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Anand Karaj: The Sikh Wedding Ceremony

by nishaan@magazine


Since ancient times mankind has formulated customs for the different phases of life. Thus every society/culture has followed the customs prescribed for various events in life. These can be correlated to birth, death, wedding, and other aspects of life. The Sikhs have distinct customs for these aspects of life. One of these, the customs adopted for weddings has been analyzed in the following paragraphs.
The Sikh wedding ceremony is called ‘Anand Karaj’, which literally means the ‘ceremony of bliss’. The centerpiece of this ceremony, as with the lives of Sikhs, is the Guru Granth Sahib (the ‘Everlasting Guru’) – the word of the Sikh Gurus, other holy prophets and the ‘word of God’.
Thus, with the presence of the Guru Granth Sahib at the wedding, The Guru and God are the witnesses to the marriage. The Guru Granth Sahib is written in verse and has been set to various ragas (classical hymns) by the Gurus. Therefore, during this “ceremony of bliss” there is melodious rendering of various compositions from the Guru Granth Sahib. This leads to a serene spiritual environment resulting in “a union of two blessed souls”.
Guru Amar Das Ji initiated the Sikh Anand marriage rite which required the recitation of the ‘Anand Sahib’ for the marriage of His daughter Bibi Bhani to Bhai Jetha in 1553. Later on when a Sikh complained to Guru Ram Das Ji that a Brahman had refused to solemnise the marriage of his daughter (as he could not pay him a high fee), Guru Sahib (Guru Ram Das Ji) composed “Lavan” (Wedding song) and made it a part of the Sikh ceremony. This could be solmenised in a Gurudwara easily. The purpose of this type of marriage is to make the couple realize that they should cast their relations in a spiritual frame of mind. 
A new householder family thus comes into being under the comforting umbrella of the spiritual preceptor and the Lord. It marks the beginning of a new spiritual mission lived in the worldly surroundings. Nothing is given up and everything acquires a new meaning and significance.

Events prior to the Anand Karaj
The Reception of Barat
(The Welcome of the Groom & his family)

The ‘Barat’, the procession of the Groom, his family and friends, is traditionally welcomed by the Bride’s family and friends with the recitation of a hymn and a prayer (Ardas).

Raag Soohee Mehalaa 1 Shhanth Ghar 2 (SGGS 764)
Ham Ghar Saajan Aaeae ||Saachai Mael Milaaeae ||
Sehaj Milaaeae Har Man Bhaaeae Panch Milae Sukh Paaeiaa ||
Saaee Vasath Paraapath Hoee Jis Saethee Man Laaeiaa ||
Anadhin Mael Bhaeiaa Man Maaniaa Ghar Mandhar Sohaaeae ||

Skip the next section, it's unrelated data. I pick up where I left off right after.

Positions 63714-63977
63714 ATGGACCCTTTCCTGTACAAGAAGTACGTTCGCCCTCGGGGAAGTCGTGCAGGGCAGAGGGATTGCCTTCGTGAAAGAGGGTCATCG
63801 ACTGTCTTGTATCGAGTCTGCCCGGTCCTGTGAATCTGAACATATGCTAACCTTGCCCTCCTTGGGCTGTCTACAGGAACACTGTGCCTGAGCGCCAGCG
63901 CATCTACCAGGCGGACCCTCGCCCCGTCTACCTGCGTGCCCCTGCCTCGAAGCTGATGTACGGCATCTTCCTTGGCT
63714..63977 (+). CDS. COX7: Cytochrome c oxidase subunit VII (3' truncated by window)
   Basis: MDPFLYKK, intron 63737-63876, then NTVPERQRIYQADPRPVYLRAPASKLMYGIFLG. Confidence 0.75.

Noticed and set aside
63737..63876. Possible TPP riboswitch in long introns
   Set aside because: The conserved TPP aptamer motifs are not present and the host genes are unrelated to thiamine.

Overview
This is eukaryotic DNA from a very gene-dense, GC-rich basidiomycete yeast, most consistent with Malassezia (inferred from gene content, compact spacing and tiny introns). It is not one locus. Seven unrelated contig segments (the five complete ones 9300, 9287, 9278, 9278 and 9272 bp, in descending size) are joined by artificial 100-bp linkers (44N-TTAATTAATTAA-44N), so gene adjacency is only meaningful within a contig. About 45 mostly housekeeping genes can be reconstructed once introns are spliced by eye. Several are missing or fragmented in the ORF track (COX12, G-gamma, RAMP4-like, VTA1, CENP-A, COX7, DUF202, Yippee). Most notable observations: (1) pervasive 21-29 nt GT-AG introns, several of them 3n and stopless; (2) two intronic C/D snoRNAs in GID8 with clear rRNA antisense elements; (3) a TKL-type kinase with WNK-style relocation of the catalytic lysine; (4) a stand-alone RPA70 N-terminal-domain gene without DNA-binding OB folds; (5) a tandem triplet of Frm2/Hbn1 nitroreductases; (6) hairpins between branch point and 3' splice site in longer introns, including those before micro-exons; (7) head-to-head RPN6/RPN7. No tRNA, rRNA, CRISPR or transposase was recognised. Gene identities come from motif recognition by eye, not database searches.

Panch Sabadh Dhhun Anehadh Vaajae Ham Ghar Saajan Aaeae ||1||

My friends have come into my home. The True Lord has united me with them. The Lord automatically united me with them when it pleased Him; uniting with the chosen ones, I have found peace. I have obtained that thing, which my mind desired. Meeting with them, night and day, my mind is pleased; my home and mansion are beautified. The unstruck sound current of the Panch Shabad, the Five Primal Sounds, vibrates and resounds; my friends have come into my home. ||1||
The Bride’s parents then welcome individual members of the Groom’s family by exchanging floral garlands and giving small (token) gifts.

The Anand Karaj Ceremony

The Bride and the Groom, as well as all members of the two families and all the guests then assemble for the Anand Karaj. There is melodious rendering of appropriate hymns. The following hymn is sung to seek the Blessings of The Almighty for initiation of the ceremony:

Siree Raag ki Vaar M. 4 (SGGS 91)

Keethaa Lorreeai Kanm S Har Pehi Aakheeai ||
Kaaraj Dhaee Savaar Sathigur Sach Saakheeai ||
Santhaa Sang Nidhhaan Anmrith Chaakheeai ||
Bhai Bhanjan Miharavaan Dhaas Kee Raakheeai ||
Naanak Har Gun Gaae Alakh Prabh Laakheeai ||20|| 

 Whatever work you wish to accomplish-tell it to the Lord. He will resolve your affairs; the True Guru gives His Guarantee of Truth. In the Society of the Saints, you shall taste the treasure of the Ambrosial Nectar. The Lord is the Merciful Destroyer of fear; He preserves and protects His slaves. O Nanak, sing the Glorious Praises of the Lord, and see the Unseen Lord God. ||20||

It is significant due to the fact that “Before undertaking any action in one’s life, we
seek the grace and Blessings of God”. The Bride and the Groom bow before the Guru Granth Sahib and are seated in front of it.

Ardas by the Family

The ‘Granthi’ (the officiator of the marriage) asks the Bride, the Groom, as well as
the parents of the couple to stand up. (All other members of the congregation remain seated). On their behalf, the Granthi then performs an Ardas, (literally requesting permission for conducting the Anand Karaj).

After the Ardas, the couple and their parents resume their seats.
The Granthi then reads a (verse) hymn from the Guru Granth Sahib dedicated to the occasion. (This is called the Hukam Nama – literally translated ‘The Word of God’)